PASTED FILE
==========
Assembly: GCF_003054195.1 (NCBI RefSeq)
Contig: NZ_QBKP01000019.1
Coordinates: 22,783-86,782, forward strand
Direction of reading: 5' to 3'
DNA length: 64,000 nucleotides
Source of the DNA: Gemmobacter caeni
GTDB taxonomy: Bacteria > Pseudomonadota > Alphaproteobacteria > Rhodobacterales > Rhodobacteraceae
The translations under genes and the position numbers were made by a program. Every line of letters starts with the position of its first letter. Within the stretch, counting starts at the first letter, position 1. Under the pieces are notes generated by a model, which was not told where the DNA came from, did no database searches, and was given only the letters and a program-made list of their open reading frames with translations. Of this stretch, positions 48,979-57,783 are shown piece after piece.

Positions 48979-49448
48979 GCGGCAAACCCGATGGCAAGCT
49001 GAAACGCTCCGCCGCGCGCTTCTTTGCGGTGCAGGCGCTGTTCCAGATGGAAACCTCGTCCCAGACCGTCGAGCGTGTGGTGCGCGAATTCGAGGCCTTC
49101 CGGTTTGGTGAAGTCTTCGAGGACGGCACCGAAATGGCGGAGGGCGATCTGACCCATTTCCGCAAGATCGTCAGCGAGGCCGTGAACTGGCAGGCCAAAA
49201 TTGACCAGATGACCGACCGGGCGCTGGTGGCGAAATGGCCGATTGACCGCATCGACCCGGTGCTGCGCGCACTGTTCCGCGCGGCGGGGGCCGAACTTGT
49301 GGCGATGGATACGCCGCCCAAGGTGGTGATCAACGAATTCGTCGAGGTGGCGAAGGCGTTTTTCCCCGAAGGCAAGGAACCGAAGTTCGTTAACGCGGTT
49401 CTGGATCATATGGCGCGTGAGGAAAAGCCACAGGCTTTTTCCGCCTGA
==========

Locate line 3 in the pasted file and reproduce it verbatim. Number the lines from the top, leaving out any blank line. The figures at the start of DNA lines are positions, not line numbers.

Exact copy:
Coordinates: 22,783-86,782, forward strand